The Internet Society claims that the UK’s controversial Online Safety Bill will expose Britons to more harm on the internet. Additionally, data from other countries show that surveillance is rarely used to target child abusers, despite child exploitation being used as the reason for ending end-to-end encryption.
Earlier this month, reports revealed that the government was launching a campaign against end-to-end encryption, a technology used in instant messaging apps like WhatsApp, iMessage, and Signal.
According to the internet society, removing such encryption will result in the increase of “fraud and online harm.”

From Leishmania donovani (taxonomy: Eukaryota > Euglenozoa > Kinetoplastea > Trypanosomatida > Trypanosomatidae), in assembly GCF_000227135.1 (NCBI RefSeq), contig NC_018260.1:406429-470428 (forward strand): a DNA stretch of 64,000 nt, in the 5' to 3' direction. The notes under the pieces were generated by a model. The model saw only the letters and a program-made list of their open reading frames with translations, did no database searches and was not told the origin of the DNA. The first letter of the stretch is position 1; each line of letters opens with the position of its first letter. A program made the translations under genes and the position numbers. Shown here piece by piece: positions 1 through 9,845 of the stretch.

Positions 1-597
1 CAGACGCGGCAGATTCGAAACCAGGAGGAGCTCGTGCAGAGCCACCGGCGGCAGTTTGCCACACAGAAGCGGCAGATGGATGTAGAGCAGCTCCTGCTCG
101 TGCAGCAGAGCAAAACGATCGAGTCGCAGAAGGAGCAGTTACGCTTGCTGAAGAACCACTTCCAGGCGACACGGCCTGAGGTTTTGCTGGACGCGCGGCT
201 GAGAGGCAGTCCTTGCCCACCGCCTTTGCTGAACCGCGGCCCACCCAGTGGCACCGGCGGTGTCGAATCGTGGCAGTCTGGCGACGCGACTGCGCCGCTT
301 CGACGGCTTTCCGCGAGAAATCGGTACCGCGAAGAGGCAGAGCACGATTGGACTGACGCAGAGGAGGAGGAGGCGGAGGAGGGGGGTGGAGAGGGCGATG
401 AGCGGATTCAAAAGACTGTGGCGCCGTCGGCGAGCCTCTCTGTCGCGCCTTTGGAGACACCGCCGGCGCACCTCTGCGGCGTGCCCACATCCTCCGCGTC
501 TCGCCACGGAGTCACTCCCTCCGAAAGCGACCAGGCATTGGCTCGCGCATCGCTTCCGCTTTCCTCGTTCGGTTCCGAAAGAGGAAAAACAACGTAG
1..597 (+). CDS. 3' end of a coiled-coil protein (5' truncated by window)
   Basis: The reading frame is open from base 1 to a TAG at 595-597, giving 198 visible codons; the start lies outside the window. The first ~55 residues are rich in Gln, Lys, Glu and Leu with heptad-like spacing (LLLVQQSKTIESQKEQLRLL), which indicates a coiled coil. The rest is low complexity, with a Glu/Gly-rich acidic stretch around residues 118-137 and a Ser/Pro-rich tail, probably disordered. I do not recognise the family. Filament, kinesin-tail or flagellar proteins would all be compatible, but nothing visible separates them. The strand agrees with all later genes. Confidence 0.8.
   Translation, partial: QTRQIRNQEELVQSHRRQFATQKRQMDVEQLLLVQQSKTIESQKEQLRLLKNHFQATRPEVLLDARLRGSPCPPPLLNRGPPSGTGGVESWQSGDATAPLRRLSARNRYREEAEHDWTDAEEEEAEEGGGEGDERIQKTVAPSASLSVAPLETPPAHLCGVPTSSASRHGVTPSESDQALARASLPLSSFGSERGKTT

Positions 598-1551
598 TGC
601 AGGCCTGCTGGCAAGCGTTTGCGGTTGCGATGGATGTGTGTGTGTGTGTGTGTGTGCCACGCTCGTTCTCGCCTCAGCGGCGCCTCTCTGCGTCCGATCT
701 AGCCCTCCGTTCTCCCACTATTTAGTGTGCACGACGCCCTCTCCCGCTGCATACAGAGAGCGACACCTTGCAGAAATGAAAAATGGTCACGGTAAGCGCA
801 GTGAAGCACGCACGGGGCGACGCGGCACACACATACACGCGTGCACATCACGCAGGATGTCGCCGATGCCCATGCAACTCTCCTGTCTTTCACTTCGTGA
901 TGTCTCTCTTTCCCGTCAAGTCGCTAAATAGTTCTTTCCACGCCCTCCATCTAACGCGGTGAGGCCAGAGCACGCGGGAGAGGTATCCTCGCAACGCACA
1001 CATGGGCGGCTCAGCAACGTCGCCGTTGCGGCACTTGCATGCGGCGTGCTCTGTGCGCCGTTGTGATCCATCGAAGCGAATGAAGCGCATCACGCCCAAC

The government has touted the Online Safety Bill as legislation that will “harness the benefits of a free, open, and secure internet.”
Wilton noted that ending encryption contradicts that sales pitch.
Campaigners against end-to-end-encryption have argued that it will turn the internet into a “pedophiles paradise.” Yet, in reality, governments are not really interested in surveilling child abusers; they are more interested in drug dealers.
Earlier this week, Tutanota, an encrypted email provider based in Germany, published research suggesting that most surveillance requests filed target drug offenders. In the US, for example, 80% of wire-tapping orders were for crimes related to drugs.
“In recent years, child sexual abuse and child pornography have played only a marginal role in telecommunications surveillance in practice,” Tutanota wrote in a blog post.